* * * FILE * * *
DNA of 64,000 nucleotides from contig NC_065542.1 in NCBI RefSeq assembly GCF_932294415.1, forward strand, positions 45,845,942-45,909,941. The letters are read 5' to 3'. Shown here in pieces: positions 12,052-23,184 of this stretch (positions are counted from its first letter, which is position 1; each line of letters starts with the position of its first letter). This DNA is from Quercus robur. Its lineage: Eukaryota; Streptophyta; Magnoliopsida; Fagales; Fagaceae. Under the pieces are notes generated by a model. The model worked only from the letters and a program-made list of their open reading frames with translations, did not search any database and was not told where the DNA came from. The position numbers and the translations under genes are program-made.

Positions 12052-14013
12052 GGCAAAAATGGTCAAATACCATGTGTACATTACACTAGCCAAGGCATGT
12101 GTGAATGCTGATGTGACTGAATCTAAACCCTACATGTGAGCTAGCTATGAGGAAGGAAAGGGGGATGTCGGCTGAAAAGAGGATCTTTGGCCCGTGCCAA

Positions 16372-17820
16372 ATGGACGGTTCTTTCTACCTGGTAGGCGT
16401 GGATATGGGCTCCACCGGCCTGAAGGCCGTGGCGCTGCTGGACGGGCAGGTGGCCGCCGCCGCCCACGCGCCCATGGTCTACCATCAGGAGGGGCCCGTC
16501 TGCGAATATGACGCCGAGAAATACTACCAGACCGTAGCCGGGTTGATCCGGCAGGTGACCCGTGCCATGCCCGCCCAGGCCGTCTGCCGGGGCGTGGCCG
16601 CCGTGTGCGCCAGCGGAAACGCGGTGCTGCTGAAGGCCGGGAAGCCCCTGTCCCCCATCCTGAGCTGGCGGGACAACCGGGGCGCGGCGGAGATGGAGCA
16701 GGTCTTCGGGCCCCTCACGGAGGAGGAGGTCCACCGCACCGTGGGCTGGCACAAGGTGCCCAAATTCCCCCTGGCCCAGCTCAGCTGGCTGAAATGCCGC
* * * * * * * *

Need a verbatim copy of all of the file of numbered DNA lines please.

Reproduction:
DNA of 64,000 nucleotides from contig NC_065542.1 in NCBI RefSeq assembly GCF_932294415.1, forward strand, positions 45,845,942-45,909,941. The letters are read 5' to 3'. Shown here in pieces: positions 12,052-23,184 of this stretch (positions are counted from its first letter, which is position 1; each line of letters starts with the position of its first letter). This DNA is from Quercus robur. Its lineage: Eukaryota; Streptophyta; Magnoliopsida; Fagales; Fagaceae. Under the pieces are notes generated by a model. The model worked only from the letters and a program-made list of their open reading frames with translations, did not search any database and was not told where the DNA came from. The position numbers and the translations under genes are program-made.

Positions 12052-14013
12052 GGCAAAAATGGTCAAATACCATGTGTACATTACACTAGCCAAGGCATGT
12101 GTGAATGCTGATGTGACTGAATCTAAACCCTACATGTGAGCTAGCTATGAGGAAGGAAAGGGGGATGTCGGCTGAAAAGAGGATCTTTGGCCCGTGCCAA

Positions 16372-17820
16372 ATGGACGGTTCTTTCTACCTGGTAGGCGT
16401 GGATATGGGCTCCACCGGCCTGAAGGCCGTGGCGCTGCTGGACGGGCAGGTGGCCGCCGCCGCCCACGCGCCCATGGTCTACCATCAGGAGGGGCCCGTC
16501 TGCGAATATGACGCCGAGAAATACTACCAGACCGTAGCCGGGTTGATCCGGCAGGTGACCCGTGCCATGCCCGCCCAGGCCGTCTGCCGGGGCGTGGCCG
16601 CCGTGTGCGCCAGCGGAAACGCGGTGCTGCTGAAGGCCGGGAAGCCCCTGTCCCCCATCCTGAGCTGGCGGGACAACCGGGGCGCGGCGGAGATGGAGCA
16701 GGTCTTCGGGCCCCTCACGGAGGAGGAGGTCCACCGCACCGTGGGCTGGCACAAGGTGCCCAAATTCCCCCTGGCCCAGCTCAGCTGGCTGAAATGCCGC